He and other celebs including Diddy and Ice Cube urged Black voters to hold their vote hostage until the political parties pay attention to the needs of Black America.
While Charlamagne’s on-air confrontations get media attention, they have also gotten him in trouble. “I’ve been fired about four times, so, yeah, I guess somebody wasn’t agreeing with my candor,” he told Black Enterprise.
While it has been a slow year for many, Charlamagne has been busy in 2020. During a session of the “The Breakfast Club,” he said he had been working as a producer for a BET special about Uptown records founder Andre Harrell.
Through his production company, CTHAGOD World Productions, Charlamagne also founded in 2020 the Black Effect Podcast Network in collaboration with iHeartMedia. The podcast is anchored by “The Breakfast Club,” according to CNN. The new network was expected to debut with 18 podcasts on iHeartRadio and other podcast platforms curated by Charlamagne.
In July, Charlamagne announced a chat show for Comedy Central.
Back in March, Page Six reported that Charlamagne had various “potential deals” on the table if he decided not to re-sign with “The Breakfast Club” when his contract is up at the end of the year.
Well, he inked one deal. In late October, Audible announced that Charlamagne and Kevin Hart are working together on a series of shows for the company. It’s a multi-year, multi-project deal for Charlamagne.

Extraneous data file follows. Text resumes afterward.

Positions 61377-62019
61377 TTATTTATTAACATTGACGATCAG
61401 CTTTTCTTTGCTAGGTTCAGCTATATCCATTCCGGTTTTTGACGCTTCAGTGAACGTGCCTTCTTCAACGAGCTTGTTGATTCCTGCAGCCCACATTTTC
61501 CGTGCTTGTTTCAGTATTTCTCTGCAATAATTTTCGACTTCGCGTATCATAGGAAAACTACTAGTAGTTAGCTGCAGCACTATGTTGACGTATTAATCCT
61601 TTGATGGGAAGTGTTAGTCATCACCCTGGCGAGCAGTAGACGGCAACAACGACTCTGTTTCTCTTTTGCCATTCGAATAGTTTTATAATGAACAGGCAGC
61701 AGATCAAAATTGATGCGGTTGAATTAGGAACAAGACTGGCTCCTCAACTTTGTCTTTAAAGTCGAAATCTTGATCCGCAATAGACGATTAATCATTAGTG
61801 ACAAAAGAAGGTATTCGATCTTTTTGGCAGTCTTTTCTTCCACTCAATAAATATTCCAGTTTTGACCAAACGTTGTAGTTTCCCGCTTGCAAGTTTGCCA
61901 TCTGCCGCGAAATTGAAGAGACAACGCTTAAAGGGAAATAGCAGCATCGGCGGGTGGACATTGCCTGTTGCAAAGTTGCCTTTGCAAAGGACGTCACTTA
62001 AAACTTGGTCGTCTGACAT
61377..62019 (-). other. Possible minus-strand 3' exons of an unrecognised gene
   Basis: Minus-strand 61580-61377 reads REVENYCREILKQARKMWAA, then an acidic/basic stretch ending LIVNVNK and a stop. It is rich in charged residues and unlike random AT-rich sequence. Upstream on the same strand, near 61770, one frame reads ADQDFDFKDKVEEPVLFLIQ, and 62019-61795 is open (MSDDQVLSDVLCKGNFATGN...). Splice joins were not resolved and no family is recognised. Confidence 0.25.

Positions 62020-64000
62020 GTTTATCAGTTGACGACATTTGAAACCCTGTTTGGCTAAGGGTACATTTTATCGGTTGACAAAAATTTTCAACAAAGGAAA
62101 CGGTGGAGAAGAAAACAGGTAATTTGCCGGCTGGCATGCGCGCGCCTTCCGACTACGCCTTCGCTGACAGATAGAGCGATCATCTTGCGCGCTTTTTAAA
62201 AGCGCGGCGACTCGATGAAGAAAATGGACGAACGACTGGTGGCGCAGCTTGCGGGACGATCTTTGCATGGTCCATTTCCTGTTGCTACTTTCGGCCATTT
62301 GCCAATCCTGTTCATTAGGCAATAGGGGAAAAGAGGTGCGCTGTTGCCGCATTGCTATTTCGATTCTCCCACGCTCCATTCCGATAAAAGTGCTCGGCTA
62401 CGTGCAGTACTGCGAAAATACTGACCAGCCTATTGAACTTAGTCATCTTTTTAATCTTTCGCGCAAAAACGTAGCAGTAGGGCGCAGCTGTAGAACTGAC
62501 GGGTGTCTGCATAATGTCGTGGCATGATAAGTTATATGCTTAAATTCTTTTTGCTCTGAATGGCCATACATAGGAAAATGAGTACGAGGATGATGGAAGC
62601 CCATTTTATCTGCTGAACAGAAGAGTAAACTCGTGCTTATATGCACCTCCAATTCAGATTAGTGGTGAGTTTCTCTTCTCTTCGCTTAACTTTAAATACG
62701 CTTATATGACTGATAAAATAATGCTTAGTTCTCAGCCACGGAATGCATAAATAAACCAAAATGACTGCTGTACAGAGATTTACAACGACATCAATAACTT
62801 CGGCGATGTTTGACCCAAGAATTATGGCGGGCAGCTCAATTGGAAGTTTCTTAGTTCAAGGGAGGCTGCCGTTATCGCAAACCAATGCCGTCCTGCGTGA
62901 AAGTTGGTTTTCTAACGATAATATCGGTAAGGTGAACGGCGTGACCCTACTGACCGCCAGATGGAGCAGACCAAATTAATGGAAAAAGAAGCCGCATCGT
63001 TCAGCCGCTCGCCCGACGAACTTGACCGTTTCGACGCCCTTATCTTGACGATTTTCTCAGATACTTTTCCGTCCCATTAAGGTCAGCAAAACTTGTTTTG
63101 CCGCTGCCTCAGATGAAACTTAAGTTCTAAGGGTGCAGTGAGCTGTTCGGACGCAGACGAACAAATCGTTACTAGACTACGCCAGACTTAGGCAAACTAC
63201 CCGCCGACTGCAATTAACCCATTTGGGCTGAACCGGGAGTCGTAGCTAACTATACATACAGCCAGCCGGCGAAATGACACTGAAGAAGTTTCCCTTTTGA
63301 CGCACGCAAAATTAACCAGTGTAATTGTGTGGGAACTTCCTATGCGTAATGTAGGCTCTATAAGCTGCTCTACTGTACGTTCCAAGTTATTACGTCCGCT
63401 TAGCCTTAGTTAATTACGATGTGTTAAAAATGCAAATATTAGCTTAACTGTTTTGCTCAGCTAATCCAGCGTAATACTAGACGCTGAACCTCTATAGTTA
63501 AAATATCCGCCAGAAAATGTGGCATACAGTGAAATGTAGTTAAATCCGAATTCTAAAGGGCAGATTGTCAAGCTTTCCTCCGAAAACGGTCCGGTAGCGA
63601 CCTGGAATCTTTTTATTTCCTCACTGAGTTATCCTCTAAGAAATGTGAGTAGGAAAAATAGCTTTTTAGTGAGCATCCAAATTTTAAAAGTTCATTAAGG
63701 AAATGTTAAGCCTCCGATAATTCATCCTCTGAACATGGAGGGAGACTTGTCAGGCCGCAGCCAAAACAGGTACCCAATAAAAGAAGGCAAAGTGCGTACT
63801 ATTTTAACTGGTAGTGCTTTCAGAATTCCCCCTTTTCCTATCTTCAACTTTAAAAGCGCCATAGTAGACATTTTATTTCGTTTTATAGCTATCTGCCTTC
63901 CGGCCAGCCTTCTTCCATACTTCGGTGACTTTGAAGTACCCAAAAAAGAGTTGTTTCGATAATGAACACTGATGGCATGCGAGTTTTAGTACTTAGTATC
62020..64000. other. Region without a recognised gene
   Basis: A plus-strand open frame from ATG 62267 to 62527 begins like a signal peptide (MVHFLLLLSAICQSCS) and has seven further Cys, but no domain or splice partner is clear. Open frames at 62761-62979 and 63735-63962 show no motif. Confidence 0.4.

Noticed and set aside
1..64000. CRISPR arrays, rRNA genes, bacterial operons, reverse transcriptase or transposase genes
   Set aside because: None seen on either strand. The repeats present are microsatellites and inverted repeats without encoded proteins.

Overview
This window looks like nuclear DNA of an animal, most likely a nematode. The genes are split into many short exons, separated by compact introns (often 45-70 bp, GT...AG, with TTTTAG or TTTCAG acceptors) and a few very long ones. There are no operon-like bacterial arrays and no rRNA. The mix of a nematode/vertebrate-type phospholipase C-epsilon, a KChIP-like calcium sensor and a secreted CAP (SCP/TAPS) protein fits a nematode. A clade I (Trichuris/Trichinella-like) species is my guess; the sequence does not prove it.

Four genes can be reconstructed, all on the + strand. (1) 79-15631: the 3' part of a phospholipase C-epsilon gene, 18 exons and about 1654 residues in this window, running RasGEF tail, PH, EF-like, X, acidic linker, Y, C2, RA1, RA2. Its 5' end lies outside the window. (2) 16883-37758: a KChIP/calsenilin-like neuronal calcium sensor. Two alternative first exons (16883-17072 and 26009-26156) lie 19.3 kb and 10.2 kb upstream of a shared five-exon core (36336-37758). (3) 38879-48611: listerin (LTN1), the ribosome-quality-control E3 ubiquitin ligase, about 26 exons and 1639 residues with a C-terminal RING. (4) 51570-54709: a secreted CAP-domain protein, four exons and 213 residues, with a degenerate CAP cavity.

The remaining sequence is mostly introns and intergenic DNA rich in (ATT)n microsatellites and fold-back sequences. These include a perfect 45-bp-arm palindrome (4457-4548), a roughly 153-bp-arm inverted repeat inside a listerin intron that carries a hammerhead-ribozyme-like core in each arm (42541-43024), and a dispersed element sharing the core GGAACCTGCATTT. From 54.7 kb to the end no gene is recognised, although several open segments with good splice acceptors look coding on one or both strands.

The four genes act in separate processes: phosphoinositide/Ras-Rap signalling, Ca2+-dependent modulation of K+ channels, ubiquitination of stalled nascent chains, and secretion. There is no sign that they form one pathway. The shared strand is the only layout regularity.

“The slate of episodic long-form Audible Originals will feature fiction and nonfiction scripted series from both emerging and high wattage superstar talent that the two entertainment giants personally source, cultivate and develop,” according to a press release. “It will also include projects co-written and performed by Kevin and Charlamagne, as well as programs written and performed separately.”
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Charlamagne has also given back. In 2019 he donated $250,000 for student scholarships at South Carolina State University’s alumni association, ABC Columbia reported.
“Always remember, investing in (historically Black colleges and universities) is investing in the future of our people,” Charlamagne wrote about his donation on Instagram.